by Steve Almond
When I handed Steve Almond this book to sign, I said, “I read about this from your bit in Poets & Writers.” In the article, he talked about self-publishing the slim volume via the Espresso Book Machine in the Harvard library. Powell’s was selling them the day of his reading. The covers still felt freshly printed.
“Are you a writer?” he said. I nodded. “Well, Portland is a great city for writers.”
“Actually, I live in Spokane,” I said, though that’s not entirely accurate. I live about fifteen minutes south of Spokane Valley.
“Oh.” His eyebrows ticked slightly upwards.
“And I’m moving to Montana soon.” Compulsive honesty is often my specialty.
“Oh.” He paused. “Are you going for your MFA?”
University of Montana is somewhat known for its creative writing program, one I once attended. Again, I confess, “Well, one would have to finish the first four years of school to do that.”
His “Oh . . . ” was so far italicized, the letters laid on their sides. “You really should consider it,” he said. “It’s important to surround yourself with other writers.”
“Sure, yeah.” My face flushed, I thanked him for signing my books and let the next person in line approach. I couldn’t fault him for the comment — he comes from an MFA teaching background, after all — but it never eases the voice inside my head. How do I explain? I think. Expectation and happiness did not meet in those classes.
What I could have said was: This is my education. These books. These moments I stand before you and know how I will do better. I can always do better than what I’ve done.
The great irony of the Bullshit Detector is this: as yours gets bigger and stronger, your own prose seems smaller and weaker. If you look at a draft you wrote three months ago and all you can see is a mess of bad decisions, congratulations! You are making progress.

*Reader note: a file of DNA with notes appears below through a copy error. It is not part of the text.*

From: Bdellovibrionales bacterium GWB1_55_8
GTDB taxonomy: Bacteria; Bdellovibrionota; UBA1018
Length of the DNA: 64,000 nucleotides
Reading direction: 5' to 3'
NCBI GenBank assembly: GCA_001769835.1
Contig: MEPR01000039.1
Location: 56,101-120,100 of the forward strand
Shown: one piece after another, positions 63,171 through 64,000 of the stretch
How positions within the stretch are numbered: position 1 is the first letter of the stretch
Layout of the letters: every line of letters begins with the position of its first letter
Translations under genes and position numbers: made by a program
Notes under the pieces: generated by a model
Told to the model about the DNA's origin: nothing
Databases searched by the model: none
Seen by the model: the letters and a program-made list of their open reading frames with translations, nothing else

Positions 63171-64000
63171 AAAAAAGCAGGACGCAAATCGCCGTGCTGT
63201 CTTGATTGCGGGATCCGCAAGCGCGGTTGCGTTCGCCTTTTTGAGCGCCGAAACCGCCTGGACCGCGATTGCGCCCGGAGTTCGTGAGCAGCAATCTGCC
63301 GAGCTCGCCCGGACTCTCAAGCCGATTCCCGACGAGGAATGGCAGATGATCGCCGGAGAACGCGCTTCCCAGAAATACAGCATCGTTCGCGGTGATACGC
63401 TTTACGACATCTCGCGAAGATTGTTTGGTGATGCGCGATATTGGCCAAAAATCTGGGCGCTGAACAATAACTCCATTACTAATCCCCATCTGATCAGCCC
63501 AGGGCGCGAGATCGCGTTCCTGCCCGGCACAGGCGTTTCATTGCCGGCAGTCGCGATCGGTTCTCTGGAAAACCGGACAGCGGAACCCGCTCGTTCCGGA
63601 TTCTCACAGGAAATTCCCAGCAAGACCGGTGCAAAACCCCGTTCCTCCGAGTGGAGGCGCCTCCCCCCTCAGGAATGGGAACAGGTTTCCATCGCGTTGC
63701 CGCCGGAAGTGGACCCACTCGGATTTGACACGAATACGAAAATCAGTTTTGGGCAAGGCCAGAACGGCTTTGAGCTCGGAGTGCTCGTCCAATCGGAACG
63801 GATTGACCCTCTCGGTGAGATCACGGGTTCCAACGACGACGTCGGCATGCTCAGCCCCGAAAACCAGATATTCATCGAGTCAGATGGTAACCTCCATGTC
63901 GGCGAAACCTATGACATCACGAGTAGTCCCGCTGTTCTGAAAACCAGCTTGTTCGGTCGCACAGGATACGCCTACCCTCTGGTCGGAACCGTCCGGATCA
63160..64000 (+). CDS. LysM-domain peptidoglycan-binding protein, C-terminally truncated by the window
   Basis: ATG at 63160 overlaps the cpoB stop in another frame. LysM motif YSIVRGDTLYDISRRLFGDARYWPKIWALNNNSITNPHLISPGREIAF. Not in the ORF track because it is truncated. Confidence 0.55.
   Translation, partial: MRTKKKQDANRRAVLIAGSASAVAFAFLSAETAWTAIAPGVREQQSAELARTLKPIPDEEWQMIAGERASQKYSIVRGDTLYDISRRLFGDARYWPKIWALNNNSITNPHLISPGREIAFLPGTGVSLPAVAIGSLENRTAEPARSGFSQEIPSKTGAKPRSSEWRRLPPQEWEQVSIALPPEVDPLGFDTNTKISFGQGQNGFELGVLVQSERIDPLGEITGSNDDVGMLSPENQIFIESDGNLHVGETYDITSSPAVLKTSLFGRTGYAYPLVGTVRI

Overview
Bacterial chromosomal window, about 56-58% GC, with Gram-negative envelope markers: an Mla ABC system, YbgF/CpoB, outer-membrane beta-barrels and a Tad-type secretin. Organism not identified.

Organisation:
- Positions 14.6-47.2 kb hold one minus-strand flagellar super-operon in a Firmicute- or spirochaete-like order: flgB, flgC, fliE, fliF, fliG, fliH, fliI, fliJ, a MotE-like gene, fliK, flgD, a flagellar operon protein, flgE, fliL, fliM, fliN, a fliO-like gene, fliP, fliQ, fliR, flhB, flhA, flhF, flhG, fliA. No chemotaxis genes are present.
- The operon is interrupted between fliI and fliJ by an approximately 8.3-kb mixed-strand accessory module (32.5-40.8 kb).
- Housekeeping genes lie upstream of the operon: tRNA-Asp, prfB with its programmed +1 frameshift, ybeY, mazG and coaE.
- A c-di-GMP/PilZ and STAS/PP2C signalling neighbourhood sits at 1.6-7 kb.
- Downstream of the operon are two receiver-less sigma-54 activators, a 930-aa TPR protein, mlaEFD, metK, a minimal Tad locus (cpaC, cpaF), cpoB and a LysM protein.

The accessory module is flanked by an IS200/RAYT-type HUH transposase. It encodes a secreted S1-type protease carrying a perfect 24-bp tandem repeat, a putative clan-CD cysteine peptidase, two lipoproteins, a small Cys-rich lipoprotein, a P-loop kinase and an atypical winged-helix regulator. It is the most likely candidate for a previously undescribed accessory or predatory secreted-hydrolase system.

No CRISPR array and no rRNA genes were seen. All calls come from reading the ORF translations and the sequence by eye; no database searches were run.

Half essays on writing, half micro fiction, This Won’t Take But A Minute, Honey can be read entirely in an afternoon, or like the title says, for a moment here and there. It is designed to fit in a back pocket and does away with dense ruminations on inspiration and style. “Writing is decision making,” Almond says. “Nothing more and nothing less.”
Part of that decision-making involves the writer’s personal history. With chapters titled “Slow Down Where It Hurts” and “Excessive Emotional Involvement is the Whole Point,” I could wholeheartedly agree that fantastic, beautiful prose doesn’t mean anything if it’s not honest.
If the story is any good, it’s only because we’ve colored it with the dark ink of our own freakish secrets.
What are my secrets? They are peppered throughout everything I write. Read enough and you will eventually see the larger picture of myself. Every person I have ever loved, every song, every smell I’ve burned into my brain — they are forever trying to work their way out. Still, “it takes a long time to come clean [ . . . ] We’ve all got work to do.”
Almond’s stories hover between the beautiful past and the potential of a glowing future, all filtered through melancholy. Love and regret both reach their peaks at one crucial moment, and “These are the minutes he wishes were a thousand years” (“Chibás Speaks”). When else do we learn?
His borrowed edict that every word should receive scrutiny is true, and his descriptions are perfect. Even in stories I did not enjoy as much compared with others, I could pluck out at least one sentence that made me say, Yes.
She was drinking — we were all drinking — and the wine made me want to soap her breasts.
Best of all — as one prone to indexing would say — there are recommended reading and listening lists at the end of each section. Some I’ve heard, some I’ve read, but I like seeing the influences all laid out on the page. No hiding. No pretense of divine imagination. This is my past, this is what makes my heart howl. Show me yours.
To buy, check out the Harvard Book Store, or just get yourself to a Steve Almond reading. You won't be sorry.
This review is part of Pajiba’s Cannonball Read challenge, in which participants attempt to read and review 52 books over the course of one year. The challenge ends October 31, 2010.